quan·​tum | / ˈkwän-təm How /

plural quanta/ ˈkwän-​tə How /

Definition of quantum

 (Entry 1 of 2)

2a : any of the very small increments or parcels into which many forms of energy are subdivided

b : any of the small subdivisions of a quantized physical magnitude (such as magnetic moment)

Definition of quantum (Entry 2 of 2)

2 : of, relating to, or employing the principles of quantum mechanics quantum physics

Examples of quantum in a Sentence

Noun

the sum of human knowledge is now so immense that even a highly educated person can hope to absorb only a tiny quantum of it

Recent Examples on the Web: Noun In the lab, Schöllhorn’s team calculated each nest’s quantum yield, or its capacity to emit light when fed a certain number of photons. Katherine J. Wu, The Atlantic, 24 Aug. 2021 Put another way, observing a quantum system fundamentally changes the system. Courtney Linder, Popular Mechanics, 23 Aug. 2021 After all, there’s no such job as a quantum mechanic. Rhett Allain, Wired, 20 Aug. 2021 Tensors are nothing new to physicists, who have long used them to describe, for example, the different possible quantum states of a particle, but network theorists adopted this tool to expand on the power of matrices in high-dimensional data sets. Quanta Magazine, 19 Aug. 2021 Those ripples may have originated in the universe’s earliest moments, when instead of space and time there was a kind of primordial quantum foam. Dan Falk, Smithsonian Magazine, 26 July 2021 Nobody could’ve predicted that developing more and more complex, tortuous ways of stretching credit to cover new state expenses would eventually result in the quantum leaps of European empires in the centuries to come. Washington Post, 21 July 2021 Has percolation been applied to advancing LQG and quantum gravity? Scientific American, 19 July 2021 Either of these could easily suck me in with the gravity of a spicy-roasted mocha-chocolate quantum singularity. Amy Drew Thompson, orlandosentinel.com, 16 July 2021 Recent Examples on the Web: Adjective Scientists from around the world claim to have harnessed a time crystal inside a quantum computer. Caroline Delbert, Popular Mechanics, 4 Aug. 2021 The new time crystal demo marks one of the first times a quantum computer has found gainful employment. Quanta Magazine, 2 Aug. 2021 The startup, co-founded by Shahar Keinan and Bill Shipman, came out of stealth a year ago, revealing the first-ever drug discovery platform using a quantum computer, cost-efficiently scanning billions of molecules from a large chemical space. Gil Press, Forbes, 25 June 2021 And even with compression, longer baselines would still warrant quantum repeaters. Anil Ananthaswamy, Scientific American, 19 Apr. 2021 Time crystals might introduce a better method for sustaining quantum computing, according to Yao, who published a blueprint for making time crystals in 2017. Washington Post, 12 Aug. 2021 Wigner crystal melting is a quantum phase transition — one that is similar to an ice cube becoming water, but without any heating involved. Quanta Magazine, 12 Aug. 2021 Merkel studied physics at Leipzig University and earned a doctorate in quantum chemistry in Berlin. Margaret Talbot, The New Yorker, 11 Aug. 2021 And that instability makes using a quantum computer problematic. Chris Smith, BGR, 1 Aug. 2021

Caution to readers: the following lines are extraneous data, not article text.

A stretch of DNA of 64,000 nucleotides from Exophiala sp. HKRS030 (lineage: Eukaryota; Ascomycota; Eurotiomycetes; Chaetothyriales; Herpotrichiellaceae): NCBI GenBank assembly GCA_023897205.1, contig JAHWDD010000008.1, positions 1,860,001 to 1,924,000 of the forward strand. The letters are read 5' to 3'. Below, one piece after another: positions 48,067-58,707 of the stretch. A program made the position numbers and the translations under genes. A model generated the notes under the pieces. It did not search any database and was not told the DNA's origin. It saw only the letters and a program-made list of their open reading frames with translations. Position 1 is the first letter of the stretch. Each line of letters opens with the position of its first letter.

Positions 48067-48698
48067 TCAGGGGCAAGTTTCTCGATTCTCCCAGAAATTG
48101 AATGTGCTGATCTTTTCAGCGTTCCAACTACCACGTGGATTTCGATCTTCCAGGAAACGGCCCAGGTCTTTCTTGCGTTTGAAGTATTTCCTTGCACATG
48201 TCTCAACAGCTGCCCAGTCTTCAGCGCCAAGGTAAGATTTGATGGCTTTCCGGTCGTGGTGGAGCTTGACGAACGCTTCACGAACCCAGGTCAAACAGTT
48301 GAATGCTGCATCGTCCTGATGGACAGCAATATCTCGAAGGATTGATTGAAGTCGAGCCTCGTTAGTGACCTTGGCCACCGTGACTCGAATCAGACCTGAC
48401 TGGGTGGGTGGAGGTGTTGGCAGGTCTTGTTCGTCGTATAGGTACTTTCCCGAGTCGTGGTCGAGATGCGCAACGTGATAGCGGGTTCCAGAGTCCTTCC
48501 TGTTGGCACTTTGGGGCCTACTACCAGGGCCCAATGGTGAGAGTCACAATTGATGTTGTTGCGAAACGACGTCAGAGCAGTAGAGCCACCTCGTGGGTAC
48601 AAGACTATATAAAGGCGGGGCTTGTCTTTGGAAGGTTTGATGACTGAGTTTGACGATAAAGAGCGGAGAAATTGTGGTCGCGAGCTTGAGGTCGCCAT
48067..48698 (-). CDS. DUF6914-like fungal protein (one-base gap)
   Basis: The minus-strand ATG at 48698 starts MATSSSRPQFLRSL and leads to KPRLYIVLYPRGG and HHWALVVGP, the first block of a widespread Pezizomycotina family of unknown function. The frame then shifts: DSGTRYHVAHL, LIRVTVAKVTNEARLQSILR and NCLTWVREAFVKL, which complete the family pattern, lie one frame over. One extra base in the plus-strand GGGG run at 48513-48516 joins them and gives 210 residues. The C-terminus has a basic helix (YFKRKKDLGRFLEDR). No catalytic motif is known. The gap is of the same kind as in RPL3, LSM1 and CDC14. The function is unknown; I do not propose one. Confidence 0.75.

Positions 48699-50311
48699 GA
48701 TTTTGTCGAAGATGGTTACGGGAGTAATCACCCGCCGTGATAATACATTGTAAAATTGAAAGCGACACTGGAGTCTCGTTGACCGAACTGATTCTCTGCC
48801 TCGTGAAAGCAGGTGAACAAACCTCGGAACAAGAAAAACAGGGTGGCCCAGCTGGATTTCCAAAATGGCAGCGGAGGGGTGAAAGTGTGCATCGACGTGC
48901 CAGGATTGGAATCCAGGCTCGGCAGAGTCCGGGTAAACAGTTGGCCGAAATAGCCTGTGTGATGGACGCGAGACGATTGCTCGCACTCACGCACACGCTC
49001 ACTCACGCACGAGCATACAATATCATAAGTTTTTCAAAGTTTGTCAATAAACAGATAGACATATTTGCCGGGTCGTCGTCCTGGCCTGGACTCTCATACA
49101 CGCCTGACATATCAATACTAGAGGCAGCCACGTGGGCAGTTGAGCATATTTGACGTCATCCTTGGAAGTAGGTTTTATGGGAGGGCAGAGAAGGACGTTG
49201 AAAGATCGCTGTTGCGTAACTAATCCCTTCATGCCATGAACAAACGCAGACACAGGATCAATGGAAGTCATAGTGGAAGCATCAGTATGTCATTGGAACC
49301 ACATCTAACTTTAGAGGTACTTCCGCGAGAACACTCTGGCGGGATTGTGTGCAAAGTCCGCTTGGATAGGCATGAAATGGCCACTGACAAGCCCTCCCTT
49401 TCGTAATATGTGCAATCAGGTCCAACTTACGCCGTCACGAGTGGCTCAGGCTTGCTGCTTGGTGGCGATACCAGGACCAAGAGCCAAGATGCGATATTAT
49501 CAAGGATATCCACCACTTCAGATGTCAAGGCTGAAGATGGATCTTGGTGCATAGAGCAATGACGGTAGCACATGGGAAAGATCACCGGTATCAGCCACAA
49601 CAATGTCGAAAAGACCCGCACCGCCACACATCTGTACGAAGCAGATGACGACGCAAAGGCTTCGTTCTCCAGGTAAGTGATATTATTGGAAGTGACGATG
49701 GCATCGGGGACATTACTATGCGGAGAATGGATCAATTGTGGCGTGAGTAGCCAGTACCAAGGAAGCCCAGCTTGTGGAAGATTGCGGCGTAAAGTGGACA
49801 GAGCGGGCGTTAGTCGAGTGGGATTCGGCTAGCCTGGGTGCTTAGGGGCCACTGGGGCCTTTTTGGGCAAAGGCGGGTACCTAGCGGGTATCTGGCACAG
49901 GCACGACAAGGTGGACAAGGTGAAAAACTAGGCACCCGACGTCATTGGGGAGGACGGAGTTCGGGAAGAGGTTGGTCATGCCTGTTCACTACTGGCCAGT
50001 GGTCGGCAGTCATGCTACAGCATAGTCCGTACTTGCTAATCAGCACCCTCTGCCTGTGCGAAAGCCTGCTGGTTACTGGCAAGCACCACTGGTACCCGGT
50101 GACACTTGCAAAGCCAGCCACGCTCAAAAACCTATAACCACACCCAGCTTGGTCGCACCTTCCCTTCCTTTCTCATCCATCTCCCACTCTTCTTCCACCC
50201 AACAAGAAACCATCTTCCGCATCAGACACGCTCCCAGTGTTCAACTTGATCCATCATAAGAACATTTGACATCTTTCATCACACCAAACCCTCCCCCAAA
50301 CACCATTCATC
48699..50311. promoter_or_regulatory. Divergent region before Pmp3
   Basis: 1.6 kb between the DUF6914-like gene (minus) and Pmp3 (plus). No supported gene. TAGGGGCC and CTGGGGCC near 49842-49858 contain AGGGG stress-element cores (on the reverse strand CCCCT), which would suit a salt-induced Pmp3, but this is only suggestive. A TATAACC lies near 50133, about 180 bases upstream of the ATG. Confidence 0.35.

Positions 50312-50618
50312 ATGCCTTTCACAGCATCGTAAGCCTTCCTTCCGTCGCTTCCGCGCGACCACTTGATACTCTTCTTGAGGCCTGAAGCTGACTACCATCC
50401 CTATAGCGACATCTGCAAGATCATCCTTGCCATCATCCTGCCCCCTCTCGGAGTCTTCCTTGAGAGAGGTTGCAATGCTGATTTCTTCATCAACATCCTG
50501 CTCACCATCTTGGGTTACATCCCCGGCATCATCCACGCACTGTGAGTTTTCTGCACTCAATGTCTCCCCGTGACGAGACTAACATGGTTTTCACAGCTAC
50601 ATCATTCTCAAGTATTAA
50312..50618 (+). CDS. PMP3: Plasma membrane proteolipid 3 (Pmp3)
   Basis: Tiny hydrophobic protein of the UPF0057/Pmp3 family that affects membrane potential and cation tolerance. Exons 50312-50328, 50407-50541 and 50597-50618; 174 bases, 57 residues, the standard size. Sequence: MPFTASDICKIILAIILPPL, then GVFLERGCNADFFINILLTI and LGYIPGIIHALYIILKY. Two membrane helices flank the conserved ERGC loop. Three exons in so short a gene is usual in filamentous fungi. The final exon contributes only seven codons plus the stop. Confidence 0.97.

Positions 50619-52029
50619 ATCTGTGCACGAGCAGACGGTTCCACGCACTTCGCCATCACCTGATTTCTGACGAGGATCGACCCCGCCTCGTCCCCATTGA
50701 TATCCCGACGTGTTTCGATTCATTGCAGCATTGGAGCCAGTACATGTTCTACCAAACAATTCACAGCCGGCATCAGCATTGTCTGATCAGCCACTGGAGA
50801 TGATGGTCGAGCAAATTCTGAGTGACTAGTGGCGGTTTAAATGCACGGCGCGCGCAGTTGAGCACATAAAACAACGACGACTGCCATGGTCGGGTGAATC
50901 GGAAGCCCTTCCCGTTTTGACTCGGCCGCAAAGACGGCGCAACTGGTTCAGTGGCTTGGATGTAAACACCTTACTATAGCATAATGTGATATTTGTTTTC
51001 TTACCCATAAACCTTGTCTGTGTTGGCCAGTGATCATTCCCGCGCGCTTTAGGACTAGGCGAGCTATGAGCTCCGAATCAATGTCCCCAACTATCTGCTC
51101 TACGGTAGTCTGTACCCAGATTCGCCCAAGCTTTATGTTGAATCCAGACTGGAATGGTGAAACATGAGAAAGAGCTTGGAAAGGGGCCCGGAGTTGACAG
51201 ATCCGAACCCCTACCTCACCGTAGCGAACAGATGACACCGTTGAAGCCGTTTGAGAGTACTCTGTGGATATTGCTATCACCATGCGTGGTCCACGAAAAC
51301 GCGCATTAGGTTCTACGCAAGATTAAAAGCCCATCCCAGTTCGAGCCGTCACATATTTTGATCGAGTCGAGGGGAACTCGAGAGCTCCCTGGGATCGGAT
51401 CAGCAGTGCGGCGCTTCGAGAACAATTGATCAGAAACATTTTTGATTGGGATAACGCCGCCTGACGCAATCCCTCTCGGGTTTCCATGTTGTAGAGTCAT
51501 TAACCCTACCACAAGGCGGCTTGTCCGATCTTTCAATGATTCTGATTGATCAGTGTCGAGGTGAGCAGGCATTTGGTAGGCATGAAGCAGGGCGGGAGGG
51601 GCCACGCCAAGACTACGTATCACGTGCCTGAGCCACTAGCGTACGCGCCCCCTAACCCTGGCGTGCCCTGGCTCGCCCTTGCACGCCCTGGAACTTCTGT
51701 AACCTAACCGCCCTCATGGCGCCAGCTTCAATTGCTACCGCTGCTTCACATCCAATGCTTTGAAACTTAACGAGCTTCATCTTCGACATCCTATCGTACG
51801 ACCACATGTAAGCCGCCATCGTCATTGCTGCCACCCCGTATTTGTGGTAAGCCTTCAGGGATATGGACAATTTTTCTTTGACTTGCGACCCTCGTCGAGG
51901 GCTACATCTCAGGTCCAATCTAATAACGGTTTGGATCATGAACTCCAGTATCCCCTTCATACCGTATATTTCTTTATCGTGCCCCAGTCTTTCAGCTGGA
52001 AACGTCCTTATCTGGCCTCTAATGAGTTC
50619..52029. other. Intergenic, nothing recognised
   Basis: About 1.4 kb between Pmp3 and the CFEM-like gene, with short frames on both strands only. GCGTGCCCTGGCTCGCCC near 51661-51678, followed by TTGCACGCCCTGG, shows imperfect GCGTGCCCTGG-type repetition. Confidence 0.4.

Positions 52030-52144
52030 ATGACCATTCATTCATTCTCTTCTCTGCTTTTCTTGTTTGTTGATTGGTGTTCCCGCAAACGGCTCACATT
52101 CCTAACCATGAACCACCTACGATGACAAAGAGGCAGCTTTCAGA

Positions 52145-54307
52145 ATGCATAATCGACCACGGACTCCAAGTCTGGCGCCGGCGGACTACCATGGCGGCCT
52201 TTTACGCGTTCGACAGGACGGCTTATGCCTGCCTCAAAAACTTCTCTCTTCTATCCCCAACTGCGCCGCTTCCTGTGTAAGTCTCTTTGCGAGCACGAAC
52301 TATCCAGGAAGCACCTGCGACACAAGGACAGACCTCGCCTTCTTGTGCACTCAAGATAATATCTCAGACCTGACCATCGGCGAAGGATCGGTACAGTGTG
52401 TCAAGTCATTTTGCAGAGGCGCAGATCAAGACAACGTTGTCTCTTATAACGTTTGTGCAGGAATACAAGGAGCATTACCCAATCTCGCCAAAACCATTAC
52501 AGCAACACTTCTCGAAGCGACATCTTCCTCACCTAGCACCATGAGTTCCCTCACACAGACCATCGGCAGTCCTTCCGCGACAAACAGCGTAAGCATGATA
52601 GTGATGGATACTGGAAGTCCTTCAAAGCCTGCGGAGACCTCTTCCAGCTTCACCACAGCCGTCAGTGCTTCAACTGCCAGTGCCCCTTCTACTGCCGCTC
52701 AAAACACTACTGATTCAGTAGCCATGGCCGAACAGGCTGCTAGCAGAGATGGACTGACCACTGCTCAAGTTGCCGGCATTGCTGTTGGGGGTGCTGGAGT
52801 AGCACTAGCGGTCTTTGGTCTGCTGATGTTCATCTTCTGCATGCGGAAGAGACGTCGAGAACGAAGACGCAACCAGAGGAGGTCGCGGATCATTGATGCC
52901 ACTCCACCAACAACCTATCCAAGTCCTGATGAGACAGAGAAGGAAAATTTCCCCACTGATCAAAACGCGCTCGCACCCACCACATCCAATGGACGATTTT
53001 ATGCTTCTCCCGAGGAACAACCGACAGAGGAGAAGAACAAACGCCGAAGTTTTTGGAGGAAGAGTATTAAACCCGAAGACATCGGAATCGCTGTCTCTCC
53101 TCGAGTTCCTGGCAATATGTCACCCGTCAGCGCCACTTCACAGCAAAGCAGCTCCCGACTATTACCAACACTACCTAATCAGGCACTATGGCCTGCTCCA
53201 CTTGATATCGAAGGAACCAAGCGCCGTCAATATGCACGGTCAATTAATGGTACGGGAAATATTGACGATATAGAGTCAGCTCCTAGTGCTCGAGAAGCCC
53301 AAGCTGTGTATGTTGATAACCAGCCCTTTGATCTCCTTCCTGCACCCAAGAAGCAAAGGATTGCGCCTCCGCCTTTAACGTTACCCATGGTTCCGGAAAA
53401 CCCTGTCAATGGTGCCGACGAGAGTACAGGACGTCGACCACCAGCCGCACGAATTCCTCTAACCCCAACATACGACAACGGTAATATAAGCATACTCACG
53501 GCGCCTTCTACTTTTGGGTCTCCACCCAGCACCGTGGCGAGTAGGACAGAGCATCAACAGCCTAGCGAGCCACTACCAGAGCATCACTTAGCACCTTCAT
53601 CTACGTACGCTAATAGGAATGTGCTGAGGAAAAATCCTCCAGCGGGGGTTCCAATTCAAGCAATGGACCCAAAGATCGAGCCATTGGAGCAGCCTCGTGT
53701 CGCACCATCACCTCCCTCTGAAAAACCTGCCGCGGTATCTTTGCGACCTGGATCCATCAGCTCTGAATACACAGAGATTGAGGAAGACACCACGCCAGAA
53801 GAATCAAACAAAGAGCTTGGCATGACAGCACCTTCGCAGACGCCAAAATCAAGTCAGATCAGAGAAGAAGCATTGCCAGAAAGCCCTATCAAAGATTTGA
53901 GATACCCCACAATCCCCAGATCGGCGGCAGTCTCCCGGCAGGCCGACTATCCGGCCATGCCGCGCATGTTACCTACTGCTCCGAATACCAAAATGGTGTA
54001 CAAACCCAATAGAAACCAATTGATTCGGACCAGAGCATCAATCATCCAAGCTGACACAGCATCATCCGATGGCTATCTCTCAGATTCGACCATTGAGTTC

These example sentences are selected automatically from various online news sources to reflect current usage of the word quantum. Views expressed in the examples do not represent the opinion of Merriam-Webster or its editors. Send us feedback.

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First Known Use of quantum

Noun

1567, in the meaning defined at sense 1a

Adjective

1942, in the meaning defined at sense 1

History and Etymology for quantum

Noun

Latin, neuter of quantus how much

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Cite this Entry

“Quantum.” Merriam-Webster.com Dictionary, Merriam-Webster, https://www.merriam-webster.com/dictionary/quantum. Accessed 1 Sep. 2021.

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English Language Learners Definition of quantum

 (Entry 1 of 2)

physics : the smallest amount of many forms of energy (such as light)

quan·​tum | / ˈkwänt-əm How /

plural quanta/ ˈkwänt-​ə How /

Medical Definition of quantum

1 : one of the very small increments or parcels into which many forms of energy are subdivided a molecule of rhodopsin in the human eye can cause a response to a single quantum of light

2 : one of the small molecular packets of a neurotransmitter (as acetylcholine) released into the synaptic cleft in the transmission of a nerve impulse across a synapse

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